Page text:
While “Baboo”s moody pop played close to the style of 2015’s debut EP Fall In, subsequent singles “Grip” and “Waterslides” have offered glimpses into an album that has significantly expanded its predecessor’s horizons.

The crux of The Age Of Anxiety is the duality of existence today’s digital realm offers today – unfettered access to all corners of the globe belies the physical isolate. Rodgers doesn’t so much solve this issue or, thankfully, even attempt to, as much as identify and explore it while she and her arrangements reflect this constant yin and yang. Age Of Anxiety exhibits her canny knack for masking pathos beneath gleaming pop hooks, a hallmark trait of the 4AD label roster.

“Grip” offers Rodgers’s most beautiful vocal wrapped in an exotic, dreamy soundscape, her wish to not “feel the need to grip on tight to everything I see” just as applicable to flighty idealists as it is to bubble-bound townies.“Waterslides” fizzy rapture couches Rodgers’s demand to a toxic relationship to “don’t follow me into my dreams, you don’t belong here” perfectly, while the euphoric “Everything’s Weird In America” calls out Uncle Sam’s flimsy smoke and mirrors act forced on the rest of the world.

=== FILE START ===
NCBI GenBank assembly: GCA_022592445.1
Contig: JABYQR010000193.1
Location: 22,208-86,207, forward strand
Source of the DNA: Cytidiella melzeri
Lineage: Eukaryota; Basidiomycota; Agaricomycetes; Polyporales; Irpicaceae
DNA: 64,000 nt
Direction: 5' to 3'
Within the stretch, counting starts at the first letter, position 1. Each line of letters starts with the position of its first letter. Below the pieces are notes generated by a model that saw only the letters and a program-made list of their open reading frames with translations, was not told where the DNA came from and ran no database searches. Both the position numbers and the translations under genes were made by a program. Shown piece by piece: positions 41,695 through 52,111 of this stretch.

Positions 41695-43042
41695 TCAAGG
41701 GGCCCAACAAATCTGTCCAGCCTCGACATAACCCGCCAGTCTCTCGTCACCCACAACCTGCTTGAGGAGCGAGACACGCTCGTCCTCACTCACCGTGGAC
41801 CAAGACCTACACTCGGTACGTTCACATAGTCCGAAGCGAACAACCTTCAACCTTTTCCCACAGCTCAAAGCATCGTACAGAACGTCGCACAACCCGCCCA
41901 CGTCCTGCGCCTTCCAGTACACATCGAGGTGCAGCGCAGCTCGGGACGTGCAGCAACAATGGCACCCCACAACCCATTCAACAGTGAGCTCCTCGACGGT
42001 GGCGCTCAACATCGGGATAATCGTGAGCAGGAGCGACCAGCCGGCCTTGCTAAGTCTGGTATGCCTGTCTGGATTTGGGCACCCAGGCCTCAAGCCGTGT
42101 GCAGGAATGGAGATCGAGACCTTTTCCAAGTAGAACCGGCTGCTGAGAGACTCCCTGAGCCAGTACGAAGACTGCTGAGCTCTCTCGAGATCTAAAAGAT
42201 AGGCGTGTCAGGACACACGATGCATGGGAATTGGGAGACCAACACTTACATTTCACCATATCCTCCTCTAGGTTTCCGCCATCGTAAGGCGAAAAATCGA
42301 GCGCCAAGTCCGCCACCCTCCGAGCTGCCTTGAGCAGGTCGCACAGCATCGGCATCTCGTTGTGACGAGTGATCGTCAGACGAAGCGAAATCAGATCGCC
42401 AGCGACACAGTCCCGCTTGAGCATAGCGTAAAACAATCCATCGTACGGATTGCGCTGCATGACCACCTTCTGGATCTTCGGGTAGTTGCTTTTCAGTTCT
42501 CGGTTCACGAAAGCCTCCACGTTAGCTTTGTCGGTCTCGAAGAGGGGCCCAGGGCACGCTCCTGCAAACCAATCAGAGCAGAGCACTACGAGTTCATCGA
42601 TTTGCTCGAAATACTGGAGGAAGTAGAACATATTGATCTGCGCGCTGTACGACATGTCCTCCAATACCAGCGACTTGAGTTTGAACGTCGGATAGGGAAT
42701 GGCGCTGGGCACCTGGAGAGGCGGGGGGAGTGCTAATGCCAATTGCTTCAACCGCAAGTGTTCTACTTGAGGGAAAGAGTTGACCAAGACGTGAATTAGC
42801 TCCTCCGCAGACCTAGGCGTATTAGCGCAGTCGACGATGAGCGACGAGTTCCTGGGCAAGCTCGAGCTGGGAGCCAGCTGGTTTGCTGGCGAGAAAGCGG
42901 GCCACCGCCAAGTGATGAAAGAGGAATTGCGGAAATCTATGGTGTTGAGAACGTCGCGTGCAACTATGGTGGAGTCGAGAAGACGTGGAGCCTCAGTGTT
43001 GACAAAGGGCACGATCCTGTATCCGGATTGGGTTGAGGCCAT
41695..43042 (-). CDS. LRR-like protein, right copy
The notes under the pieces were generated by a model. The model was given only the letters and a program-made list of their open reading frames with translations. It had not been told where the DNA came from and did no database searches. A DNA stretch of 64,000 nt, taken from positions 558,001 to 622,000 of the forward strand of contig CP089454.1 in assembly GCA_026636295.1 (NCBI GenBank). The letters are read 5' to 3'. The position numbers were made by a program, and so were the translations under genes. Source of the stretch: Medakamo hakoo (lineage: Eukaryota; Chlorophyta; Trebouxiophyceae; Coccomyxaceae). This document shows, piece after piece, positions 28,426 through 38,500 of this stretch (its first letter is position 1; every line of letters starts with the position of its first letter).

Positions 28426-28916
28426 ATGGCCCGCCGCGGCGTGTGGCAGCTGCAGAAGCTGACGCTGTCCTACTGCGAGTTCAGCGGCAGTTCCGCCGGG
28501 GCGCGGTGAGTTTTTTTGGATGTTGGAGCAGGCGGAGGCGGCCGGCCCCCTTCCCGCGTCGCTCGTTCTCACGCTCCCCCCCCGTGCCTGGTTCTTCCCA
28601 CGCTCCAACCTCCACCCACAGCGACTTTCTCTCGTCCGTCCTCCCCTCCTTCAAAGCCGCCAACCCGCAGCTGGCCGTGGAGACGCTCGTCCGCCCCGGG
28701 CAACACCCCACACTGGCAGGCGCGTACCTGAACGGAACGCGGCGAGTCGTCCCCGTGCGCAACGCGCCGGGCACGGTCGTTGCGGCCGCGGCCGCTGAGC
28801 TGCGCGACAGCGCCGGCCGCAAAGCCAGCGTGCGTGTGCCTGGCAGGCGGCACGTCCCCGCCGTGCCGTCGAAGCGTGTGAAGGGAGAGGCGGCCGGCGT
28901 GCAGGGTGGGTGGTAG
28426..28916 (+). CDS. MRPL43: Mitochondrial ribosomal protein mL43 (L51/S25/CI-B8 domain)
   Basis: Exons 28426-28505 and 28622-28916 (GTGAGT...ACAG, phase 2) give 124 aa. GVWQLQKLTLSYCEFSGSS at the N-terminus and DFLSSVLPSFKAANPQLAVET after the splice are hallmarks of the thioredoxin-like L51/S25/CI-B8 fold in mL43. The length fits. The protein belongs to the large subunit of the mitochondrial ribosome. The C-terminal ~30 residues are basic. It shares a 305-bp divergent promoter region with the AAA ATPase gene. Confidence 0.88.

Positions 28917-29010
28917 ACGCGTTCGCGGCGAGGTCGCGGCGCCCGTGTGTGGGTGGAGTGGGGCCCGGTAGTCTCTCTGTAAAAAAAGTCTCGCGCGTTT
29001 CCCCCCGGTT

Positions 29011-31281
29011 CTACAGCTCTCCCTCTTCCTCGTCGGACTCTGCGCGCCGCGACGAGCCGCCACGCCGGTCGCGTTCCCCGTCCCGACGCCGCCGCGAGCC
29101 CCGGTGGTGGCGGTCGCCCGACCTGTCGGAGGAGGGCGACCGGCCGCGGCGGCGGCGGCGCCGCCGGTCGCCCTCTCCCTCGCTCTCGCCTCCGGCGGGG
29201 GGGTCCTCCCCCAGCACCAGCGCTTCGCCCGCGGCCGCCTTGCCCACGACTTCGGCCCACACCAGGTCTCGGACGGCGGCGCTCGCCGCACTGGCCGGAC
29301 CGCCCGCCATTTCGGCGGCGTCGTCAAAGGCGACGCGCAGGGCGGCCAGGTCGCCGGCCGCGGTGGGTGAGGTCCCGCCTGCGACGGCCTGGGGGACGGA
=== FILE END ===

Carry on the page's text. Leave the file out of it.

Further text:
Rodgers’s agile vocals turn tricks of their own, most notably oscillating between Nicoesque deadpan on standout “Romance”s verse to ersatz hip hop on its chorus, offering shrewd counterpoint and point, respectively, to the song’s kitschy synths. Following the soaring, aptly titled psych workout “A Big Cloud To Float Upon”, the album dips into a short run of standard but serviceable gothic pop tunes before closing on the stunner, “Mood Ring Eyes”. A gorgeous exercise in restraint, Rodgers proves just as adept on the minimalist end of the spectrum, her crystalline vocals hovering atop a lone synth dashed with wisps of piano and skeletal guitar.

Age Of Anxiety sees Hannah Rodgers set a course for her career with a stunningly assured debut brimming with ideas and practically flawless in execution. Its shoes will be big to fill, to be sure, yet one thing is for certain then as it is here, it’s what’s inside and how it looks on the out that matters.